God chose John as the forerunner of Jesus. So John was great because he
was chosen by God to do the work of God. Some people act as if they are
doing God a favor when they do something for God. We must know that we
did not choose God. God chose us. John 15:16 says, "You did not choose
me, but I chose you and appointed you to go and bear fruit...." John is
great because he was chosen as the forerunner of the Messiah.
John is great before God because he lived a pure life. Look at verse
15b. "He is never to take wine or other fermented drink, and he will be
filled with the Holy Spirit even from birth." John lived a pure life
before God against the corrupt worldly way of life. In order to live a
pure life, he did not take wine or other fermented drink. In most
cases, drinking was the starting point of all the evil-doings. When
John lived a pure life before God, people said, "He is demon-possessed.
He is not corrupt like one of us" (Mt 11:18). He slept in crevices of
rocks. He ate locusts and wild honey. When he lived a pure life, God
gave mighty powerful spirit to him. At that time, the world was immoral
and violent. As we know well, corruption makes a man utterly powerless
to do anything. But when John lived a pure life, God gave him spirit
and power in his inner man.
John is great before God because he had God's holy mission. John was
sent to prepare the way for the coming Messiah. His mission was to
preach the message of repentance to all kinds of people (16,17). In
time past and present, people are proud because of their sins. So they
hate most to hear the word, "repent." John was appointed to carry out
the mission of preaching the message of repentance. For this, John
rebuked people's corruption and perversion. John rebuked many runaway
fathers to repent and come back to their children. He rebuked
disobedient children to repent and live in the wisdom of God. His life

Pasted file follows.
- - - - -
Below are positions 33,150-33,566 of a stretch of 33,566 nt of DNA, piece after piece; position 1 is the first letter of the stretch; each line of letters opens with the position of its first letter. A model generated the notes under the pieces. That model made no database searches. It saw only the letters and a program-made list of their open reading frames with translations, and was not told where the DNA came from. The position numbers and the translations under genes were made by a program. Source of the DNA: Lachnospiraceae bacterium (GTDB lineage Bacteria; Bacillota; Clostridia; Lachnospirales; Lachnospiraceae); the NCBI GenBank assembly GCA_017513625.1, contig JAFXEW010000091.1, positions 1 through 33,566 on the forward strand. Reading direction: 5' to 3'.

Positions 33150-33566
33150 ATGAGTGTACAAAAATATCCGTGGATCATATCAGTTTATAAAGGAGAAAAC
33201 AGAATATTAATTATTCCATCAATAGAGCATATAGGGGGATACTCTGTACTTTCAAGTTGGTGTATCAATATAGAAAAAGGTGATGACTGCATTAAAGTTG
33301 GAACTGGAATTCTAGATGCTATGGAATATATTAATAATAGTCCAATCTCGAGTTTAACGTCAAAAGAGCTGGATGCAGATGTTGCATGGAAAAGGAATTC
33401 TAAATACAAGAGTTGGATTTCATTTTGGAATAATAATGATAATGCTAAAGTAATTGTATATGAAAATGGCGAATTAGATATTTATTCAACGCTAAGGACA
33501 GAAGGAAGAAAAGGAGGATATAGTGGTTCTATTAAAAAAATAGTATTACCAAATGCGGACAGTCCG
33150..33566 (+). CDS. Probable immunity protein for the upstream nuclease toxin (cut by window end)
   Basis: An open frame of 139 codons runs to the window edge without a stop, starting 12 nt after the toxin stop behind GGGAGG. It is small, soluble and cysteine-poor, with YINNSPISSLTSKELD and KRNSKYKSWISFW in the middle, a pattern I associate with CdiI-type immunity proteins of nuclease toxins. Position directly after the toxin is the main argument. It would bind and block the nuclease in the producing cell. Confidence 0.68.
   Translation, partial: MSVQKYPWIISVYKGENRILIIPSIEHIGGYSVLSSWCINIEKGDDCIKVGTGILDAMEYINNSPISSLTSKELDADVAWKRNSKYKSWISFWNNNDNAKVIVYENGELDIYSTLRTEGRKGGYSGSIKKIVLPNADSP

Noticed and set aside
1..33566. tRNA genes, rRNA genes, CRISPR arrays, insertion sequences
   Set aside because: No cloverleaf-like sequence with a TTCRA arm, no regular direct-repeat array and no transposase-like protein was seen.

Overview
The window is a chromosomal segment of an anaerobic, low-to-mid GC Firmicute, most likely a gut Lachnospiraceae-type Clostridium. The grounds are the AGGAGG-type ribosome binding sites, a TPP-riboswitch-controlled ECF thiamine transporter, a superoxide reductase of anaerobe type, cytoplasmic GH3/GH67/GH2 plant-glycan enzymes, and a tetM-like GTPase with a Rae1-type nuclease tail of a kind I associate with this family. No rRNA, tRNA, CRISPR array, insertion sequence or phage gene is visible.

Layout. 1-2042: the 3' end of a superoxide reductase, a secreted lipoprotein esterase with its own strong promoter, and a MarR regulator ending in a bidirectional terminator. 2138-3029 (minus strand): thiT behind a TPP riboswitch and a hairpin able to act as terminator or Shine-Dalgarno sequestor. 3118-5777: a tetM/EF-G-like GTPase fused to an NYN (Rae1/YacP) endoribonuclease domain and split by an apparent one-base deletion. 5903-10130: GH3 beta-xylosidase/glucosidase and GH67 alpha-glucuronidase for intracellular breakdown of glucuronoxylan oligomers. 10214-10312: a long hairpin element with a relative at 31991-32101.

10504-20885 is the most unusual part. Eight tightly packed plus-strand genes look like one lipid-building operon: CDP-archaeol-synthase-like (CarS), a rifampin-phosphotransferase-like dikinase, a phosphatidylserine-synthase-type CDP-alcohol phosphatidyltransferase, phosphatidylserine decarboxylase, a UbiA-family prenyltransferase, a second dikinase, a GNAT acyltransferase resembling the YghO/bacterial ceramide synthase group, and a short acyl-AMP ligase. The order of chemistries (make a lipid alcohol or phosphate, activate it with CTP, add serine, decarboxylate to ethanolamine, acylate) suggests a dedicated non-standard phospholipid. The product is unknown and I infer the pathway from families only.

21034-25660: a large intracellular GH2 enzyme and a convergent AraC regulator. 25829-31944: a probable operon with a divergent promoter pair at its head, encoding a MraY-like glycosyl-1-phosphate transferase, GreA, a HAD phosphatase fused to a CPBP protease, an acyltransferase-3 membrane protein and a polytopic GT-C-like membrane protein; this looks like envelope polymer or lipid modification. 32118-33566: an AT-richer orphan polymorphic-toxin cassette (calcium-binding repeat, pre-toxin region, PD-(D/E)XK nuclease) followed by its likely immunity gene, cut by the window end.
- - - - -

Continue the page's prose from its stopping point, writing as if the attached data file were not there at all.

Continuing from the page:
of mission ended with imprisonment and martyrdom. But the Bible history
says that he was not a victim of the vicious cycles of the world, but
that he was a great man in the sight of God.
John is great before God because he is a man of spirit. What was his
source of power as a man of God? John was like a reincarnation of the
prophet Elijah (17). He came in an epoch similar to that in which
Elijah had lived. In the time of Elijah the prophet, King Ahab and
Queen Jezebel ruled Israel. No one dared to rebuke King Ahab and Queen
Jezebel's wickedness. But Elijah, a man of God's Spirit, rebuked them
to repent their wickedness. Likewise, John, a man with God's Spirit,
rebuked Herod the tetrarch to repent of his sin of adultery (Mk 6:18),
even though Herod the tetrarch was a most cruel man who could kill
anybody, anytime. John's power to rebuke came from the Spirit of God
(17). A nation's power does not depend on the size of its highways. It
depends on the spiritual condition of its people.
Fifth, God trains Zechariah (18-25).
The angel's message to Zechariah was God's promise to give him a
son. In his embarrassment, Zechariah said to the angel, "How can I
be sure of this? I am an old man and my wife is well along in years"
(18). He was a man of prayer. He had faith in God's sovereign rule in
history. But when his prayer was answered, he was too happy to believe
it. Momentarily, he fell into human thinking, forgetting that nothing
is impossible with God.
So the angel Gabriel rebuked him: "I am Gabriel. I stand in the
presence of God...And now you will be silent and not able to speak
until the day this happens, because you did not believe my words..."
(19,20). Though Zechariah had received enough training through his
childless situation, he needed more training in order to have faith in
God's words. For this, God gave him dumb training--training not to
speak unbelieving words for nine months. When Zechariah came out to the
people, suddenly he became a pantomime artist; he tried to speak with
sign language. The multitude waiting outside did not know what had
happened inside the temple. So the people assumed that he had seen a
vision. The interpretation was better than the dream. Anyway, God was
training John's father in preparation for the birth of John.
After this, his wife Elizabeth became pregnant and for five months
remained in seclusion. Through five months of seclusion, she came to
the conclusion that God is almighty, and said, "The Lord has done this
for me" (25). We also must experience God's mighty work in us until we
can confess, "The Lord has done this for me."
Zechariah and Elizabeth were upright in the sight of God. In other
words, these two old persons studied the Bible diligently in that dark
generation and loved God wholeheartedly. They also loved their
neighbor as themselves. May God help us to study the Bible diligently
and love God and our neighbors wholeheartedly.